Survive Procrastination

How to Survive Procrastination: 5 Ways to be Perfectly Alive Again

This article was last updated on September 5, 2017

Everyone is guilty of this: procrastination. At some point in our lives, we often experience a few episodes of it. Procrastination by definition is knowingly delaying or stopping yourself from doing something productive. Although it is very normal for some of us to experience laziness, some people take it to the extreme. I consider myself to be an extreme procrastinator. I have been bouncing from job to job because of attendance issues. I don’t know what happens, but I just feel tired. No sickness, no inclement weather, no excuse not to go to work. I just felt tired. I feel exhausted even when I had a full night of sleep. It was as if things were pointless.

I would then call up to work and make up some lame excuse on how I’d attend granny’s hospital checkup. The problem is, granny’s been dead for a while now. Ten years to be exact. When I’d get the nod from management about my absence, I’d just stay at home and read books. Sometimes, I just get back to bed and hide under my blanket. Truly, procrastination is a sickness that lured me into self-destruction. Another example of how laziness wrecked my life is when I didn’t even give a thought about the people around me. I forgot about almost everyone. I had a boyfriend of nearly four years. Whenever he’d want to go out, I’d make up excuses for not being able to go. I admit I cheated on him.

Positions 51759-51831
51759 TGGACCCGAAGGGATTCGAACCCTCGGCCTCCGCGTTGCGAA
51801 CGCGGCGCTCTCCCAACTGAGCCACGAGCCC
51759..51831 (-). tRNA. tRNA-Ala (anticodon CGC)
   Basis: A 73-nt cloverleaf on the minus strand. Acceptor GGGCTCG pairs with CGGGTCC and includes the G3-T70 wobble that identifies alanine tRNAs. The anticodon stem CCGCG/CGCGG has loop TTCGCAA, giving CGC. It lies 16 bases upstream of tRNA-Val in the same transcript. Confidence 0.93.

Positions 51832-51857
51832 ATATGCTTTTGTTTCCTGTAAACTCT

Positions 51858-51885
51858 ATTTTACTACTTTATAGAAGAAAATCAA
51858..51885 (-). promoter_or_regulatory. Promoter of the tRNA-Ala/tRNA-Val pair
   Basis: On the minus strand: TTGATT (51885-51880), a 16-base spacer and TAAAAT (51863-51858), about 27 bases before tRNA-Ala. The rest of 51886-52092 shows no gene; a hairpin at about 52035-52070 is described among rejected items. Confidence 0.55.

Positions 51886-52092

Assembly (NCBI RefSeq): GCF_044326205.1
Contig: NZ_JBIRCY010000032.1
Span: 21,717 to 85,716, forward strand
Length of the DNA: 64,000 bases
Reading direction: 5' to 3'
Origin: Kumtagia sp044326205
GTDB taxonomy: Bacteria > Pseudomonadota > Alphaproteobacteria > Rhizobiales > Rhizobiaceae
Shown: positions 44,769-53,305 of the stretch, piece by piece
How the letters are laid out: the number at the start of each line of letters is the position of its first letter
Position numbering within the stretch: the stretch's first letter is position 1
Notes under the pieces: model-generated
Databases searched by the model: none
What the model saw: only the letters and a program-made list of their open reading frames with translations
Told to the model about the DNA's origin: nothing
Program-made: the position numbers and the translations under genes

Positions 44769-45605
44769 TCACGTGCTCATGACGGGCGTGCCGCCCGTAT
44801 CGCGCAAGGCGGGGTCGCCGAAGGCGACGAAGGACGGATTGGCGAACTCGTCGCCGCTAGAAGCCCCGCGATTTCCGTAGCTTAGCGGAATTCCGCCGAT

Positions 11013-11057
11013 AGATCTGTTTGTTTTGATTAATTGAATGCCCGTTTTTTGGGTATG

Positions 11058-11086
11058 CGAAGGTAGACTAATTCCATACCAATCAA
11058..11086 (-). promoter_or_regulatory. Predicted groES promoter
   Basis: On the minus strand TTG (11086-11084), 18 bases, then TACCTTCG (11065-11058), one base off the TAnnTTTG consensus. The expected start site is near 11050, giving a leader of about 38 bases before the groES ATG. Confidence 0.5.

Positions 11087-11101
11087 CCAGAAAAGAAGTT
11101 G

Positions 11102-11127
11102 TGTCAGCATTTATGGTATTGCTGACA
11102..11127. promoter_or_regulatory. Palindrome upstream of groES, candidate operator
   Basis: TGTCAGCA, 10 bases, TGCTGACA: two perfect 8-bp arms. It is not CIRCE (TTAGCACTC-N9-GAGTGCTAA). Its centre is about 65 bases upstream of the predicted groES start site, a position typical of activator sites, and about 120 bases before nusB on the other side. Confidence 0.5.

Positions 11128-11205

I cheated with my pillows, blanket, and bed. I told my boyfriend that we’d have someone over and I couldn’t leave my house. When he asked if he can come over, I told him I was busy with the guests. But the truth is, I was busy hugging my pillows. I lay on the bed staring blankly at the ceiling, without any real motive. I just lay there looking at that blank, white space. This was where I was at that time. I just didn’t feel the need to move.

It’s as if the slightest of movements will cause me tremendous pain. So I just lay there as still as I can. Eventually, my boyfriend and I split because of the many differences we had. I, in particular, believed that the blame was more on me rather than on him. After a few more years of procrastination, I decided that it had to stop. I drank some weird mixtures, meditated, and did some crazy exercises. Those only added fuel to the fire and made me lazier. I can’t really get myself to do anything, let alone be productive. All these were just wishful thinking.

Most of my time in laziness was spent watching movies and reading books. After so many years of wasted opportunities, it dawned upon me to search the web for a cure for procrastination. I gingerly typed in: “How to cure laziness.” The results were in, and it all had the same stuff I did years ago. All these cliches, all these advises that were not that extraordinary or life-changing were presented to me. And they were all useless. The situation I was in hit a nerve on me. I said to myself: “Enough of these games and gimmicks. I’m going to make it out on my own.” Instead of relying on others, I made my situation the impetus to my victory over procrastination.

So I tried to cure my own laziness. Some things worked, some things didn’t. At the end of it all, I did something for myself and just took each day as it came. Here, I’ll share with you the five ways that I used as motivations to inspire me through my battle with laziness.